Queens of the Stone Age smash and roar through some of the best, most influential hard rock out there, even with a lineup that never seems to be the same twice.
And while their latest, “Era Vulgaris,” starts off with a whimper, it quickly works itself up into a bang that can be heard right through the end. Their music here is grimy, rough and raw, but it tries out some new sounds and quirkier edges, without losing the grimy, brooding feeling.
It opens rather limply — “Turning on the Screw,” a jumbled tangle of clashing cymbals, drums and almost mute basslines, which just sort of meanders around in circles. Josh Homme sings mournfully that “You got a question?/Please don’t ask it/It puts the lotion in the basket.”
Fortunately things perk up in the next song — dark, rapid riffs and twisting melodies are all over “Sick Sick Sick,” a creepily rapid song that gets more tantalizing as it continues. And it leads in to more good music of various types — the sinuous desert-rock, “Misfit Love’s” weirdly plaintive lament, creepy industral grinds, tightly-woven rock’n'roll with a catchy edge, fuzzy blasts of muscular metal, and finally the shifting, layered finale “Run Pig Run.”
“Era Vulgaris” is something of a contradiction — it’s a very polished album, but it also has grime, sweat and rough edges. That is to say, the band is expert at spinning some really tight songs with few weaknesses, but it’s got the raw power you usually associate with young bands. Bless their dark little hearts.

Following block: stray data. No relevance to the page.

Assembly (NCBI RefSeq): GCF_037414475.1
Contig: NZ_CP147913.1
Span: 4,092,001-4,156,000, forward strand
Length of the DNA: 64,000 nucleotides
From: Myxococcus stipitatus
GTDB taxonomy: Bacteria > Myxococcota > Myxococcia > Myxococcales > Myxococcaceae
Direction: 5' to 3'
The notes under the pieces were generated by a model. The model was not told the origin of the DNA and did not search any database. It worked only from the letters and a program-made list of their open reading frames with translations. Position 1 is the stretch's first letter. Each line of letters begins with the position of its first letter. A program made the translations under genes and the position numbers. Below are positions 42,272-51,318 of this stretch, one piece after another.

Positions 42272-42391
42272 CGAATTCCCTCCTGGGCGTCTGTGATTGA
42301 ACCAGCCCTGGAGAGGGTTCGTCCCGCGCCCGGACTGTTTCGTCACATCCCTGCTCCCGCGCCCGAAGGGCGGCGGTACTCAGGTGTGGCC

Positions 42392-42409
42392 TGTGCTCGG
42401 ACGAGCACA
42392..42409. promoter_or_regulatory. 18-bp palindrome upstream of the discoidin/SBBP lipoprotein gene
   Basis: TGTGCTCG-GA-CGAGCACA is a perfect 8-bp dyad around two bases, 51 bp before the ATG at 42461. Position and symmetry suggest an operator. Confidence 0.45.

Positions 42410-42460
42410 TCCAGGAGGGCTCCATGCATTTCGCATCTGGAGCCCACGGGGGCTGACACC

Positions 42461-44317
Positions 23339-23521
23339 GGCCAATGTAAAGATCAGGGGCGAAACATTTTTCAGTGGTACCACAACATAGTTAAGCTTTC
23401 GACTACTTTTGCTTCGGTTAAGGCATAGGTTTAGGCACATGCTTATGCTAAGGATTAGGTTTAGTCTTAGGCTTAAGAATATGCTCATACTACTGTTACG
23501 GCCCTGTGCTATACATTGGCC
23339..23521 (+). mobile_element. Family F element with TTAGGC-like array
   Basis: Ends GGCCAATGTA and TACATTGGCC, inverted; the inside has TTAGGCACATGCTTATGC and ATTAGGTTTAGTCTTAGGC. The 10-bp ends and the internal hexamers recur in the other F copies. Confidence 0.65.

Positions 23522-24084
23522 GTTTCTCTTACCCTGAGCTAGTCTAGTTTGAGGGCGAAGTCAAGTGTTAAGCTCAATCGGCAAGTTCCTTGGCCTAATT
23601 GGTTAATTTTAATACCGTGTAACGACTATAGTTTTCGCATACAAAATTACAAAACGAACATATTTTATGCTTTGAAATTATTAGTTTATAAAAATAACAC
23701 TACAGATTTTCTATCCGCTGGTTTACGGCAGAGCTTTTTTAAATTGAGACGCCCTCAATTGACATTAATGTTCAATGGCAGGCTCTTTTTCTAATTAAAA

Homme’s rapid, nimble guitar goes overtime with fast, sharp riffs. And that guitar is woven with some dark murky bass, rapid drums, darkly curling keyboard and occasionally some samples (a rattlesnake?), all played with rapid-fire energy. The music twists itself either into a hard-rock rope, or a thunderstorm of brooding, shifting musical layers. And they’re not afraid to throw in something quirky and weird, like “Misfit Love.”
Homme’s jagged lyrics all center on his life near Hollywood — selling out (“How many times must I sell myself before my pieces are gone?”), sex, taking risks and leaving the past behind all come into play. Homme sings them in a rough, enthusiastic voice, although he also gets to roar and groan some spoken lines — and even gets accompanied by the smooth-voiced Mark Lanegan and mournful Julian Casablancas.
Hollywood never seemed so alarming and enticing as in “Era Vulgaris,” which starts rather weakly, but soon blossoms into a dark, dirty little gem. Vibrant.